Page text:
KID AM radio, a mainstay in Idaho broadcasting for more than 90 years, was put out of business by a careless farmer.
First, the history. KGIO radio went on the air in Idaho Falls in December 1928, one of Idaho’s earliest stations. Just two months later, the company adopted the call letters KID. It was the leading radio station in Idaho Falls for decades. Their slogan was “The KID with a punch!” The format was classic “something for everybody,” with different kinds of music at different times of day, radio theater programs, and interviews.
KID, 590 on the dial, was a part of my early life because my folks listened to it. I remember Early Bird Bob Burtenshaw and “Higham and Eggs” with Leo Higham. Years later, I worked with Leo on another Idaho Falls radio station for about a year, and I also met Early Bird Bob when I filled in once for the DJ who followed his shift. I did a few fill-ins on the weekends but never worked full-time for the station. BTW, Bob Burtenshaw served as a legislator in the Idaho House. I’m now serving in the Idaho Senate, but our paths never crossed again.
Jack Sunday, fellow Firth-ite and my best friend, was on the air there when the Teton Dam broke in 1976. In the late 60s, he and I wasted away many nights of our youth listening to Bill Hatch on his late-night program, Beat. To get the full impact of the name, imagine the word Beat coming out of your radio in a descending echo, followed by “In-A-Gadda-Da-Vida.” Also, imagine that Hatch had about the world’s deepest voice and had reverb on the mic all night long.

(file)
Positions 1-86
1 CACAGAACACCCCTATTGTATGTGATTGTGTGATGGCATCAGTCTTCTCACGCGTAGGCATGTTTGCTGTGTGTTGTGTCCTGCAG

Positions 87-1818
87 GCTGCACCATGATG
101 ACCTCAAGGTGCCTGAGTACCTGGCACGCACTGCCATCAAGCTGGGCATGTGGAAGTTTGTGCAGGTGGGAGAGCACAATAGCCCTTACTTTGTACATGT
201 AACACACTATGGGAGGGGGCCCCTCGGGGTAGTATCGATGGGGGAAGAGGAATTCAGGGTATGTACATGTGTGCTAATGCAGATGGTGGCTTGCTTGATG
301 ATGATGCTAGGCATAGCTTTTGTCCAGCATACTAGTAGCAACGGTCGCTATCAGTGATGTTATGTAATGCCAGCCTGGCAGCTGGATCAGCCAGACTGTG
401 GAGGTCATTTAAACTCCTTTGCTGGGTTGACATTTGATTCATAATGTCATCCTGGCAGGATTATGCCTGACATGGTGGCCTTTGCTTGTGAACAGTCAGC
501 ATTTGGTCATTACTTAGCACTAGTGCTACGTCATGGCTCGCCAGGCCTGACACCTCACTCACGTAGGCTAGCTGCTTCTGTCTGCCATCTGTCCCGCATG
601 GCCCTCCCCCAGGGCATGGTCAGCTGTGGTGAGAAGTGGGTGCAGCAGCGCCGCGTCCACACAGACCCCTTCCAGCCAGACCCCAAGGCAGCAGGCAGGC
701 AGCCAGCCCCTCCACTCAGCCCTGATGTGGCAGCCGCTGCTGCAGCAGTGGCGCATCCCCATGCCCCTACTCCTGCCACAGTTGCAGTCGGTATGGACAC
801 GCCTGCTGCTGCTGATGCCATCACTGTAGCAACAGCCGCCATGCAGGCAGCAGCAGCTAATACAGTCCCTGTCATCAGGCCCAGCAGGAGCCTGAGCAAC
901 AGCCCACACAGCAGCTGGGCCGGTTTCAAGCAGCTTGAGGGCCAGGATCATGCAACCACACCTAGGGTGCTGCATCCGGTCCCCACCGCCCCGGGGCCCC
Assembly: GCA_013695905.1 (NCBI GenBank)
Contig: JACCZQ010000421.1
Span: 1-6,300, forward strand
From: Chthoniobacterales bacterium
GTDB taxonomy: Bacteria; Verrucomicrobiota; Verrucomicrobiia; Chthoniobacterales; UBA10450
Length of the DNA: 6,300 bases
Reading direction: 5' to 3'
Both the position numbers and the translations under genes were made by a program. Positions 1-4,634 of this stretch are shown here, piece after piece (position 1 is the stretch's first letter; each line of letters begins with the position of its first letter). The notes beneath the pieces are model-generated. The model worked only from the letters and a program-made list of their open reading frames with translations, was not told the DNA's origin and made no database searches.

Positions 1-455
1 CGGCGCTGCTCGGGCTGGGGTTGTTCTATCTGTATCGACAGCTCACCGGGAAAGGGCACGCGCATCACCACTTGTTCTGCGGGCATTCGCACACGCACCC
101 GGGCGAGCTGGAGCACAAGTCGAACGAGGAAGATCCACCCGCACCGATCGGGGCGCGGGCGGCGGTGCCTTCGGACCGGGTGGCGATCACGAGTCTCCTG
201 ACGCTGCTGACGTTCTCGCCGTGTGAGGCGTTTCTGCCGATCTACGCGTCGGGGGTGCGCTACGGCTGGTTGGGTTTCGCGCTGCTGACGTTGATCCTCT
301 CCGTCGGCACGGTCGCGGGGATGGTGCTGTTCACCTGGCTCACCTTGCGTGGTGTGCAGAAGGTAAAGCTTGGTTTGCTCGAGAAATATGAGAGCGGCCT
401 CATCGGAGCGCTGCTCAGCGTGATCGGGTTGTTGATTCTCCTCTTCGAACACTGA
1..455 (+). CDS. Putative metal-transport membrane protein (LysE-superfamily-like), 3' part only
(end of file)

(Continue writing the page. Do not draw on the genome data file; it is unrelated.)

In recent years KID AM ran a talk radio format, like so many AM radio stations.
But KID’s history came to an end in November of 2021. That’s when a farmer plowing a field accidentally cut a guy wire to one of the station's towers. The tower collapsed without anyone getting hurt. The transmitter and towers were on leased ground. The station’s owner, Rich Broadcasting, put in an insurance claim for the damage, only to find out the owner of the property—the farmer—had already received a settlement for damage from his insurance company. Rich Broadcasting prepared to sue. Meanwhile, the landowner knocked down the other two towers and leveled the transmitter building because the lease had run out.
All that put KID’s license in jeopardy because they were unable to broadcast. Rich Broadcasting calculated that putting the station back on the air might cost as much as $2 million. AM radio stations are no longer the gold mine they once were, relegated to the basement of broadcasting. It would take selling a lot of 30-second spots to recoup that amount of money. In February, 2023, Rich Broadcasting surrendered the license for KID AM, bringing an end to some 93 years of broadcast history in Eastern Idaho.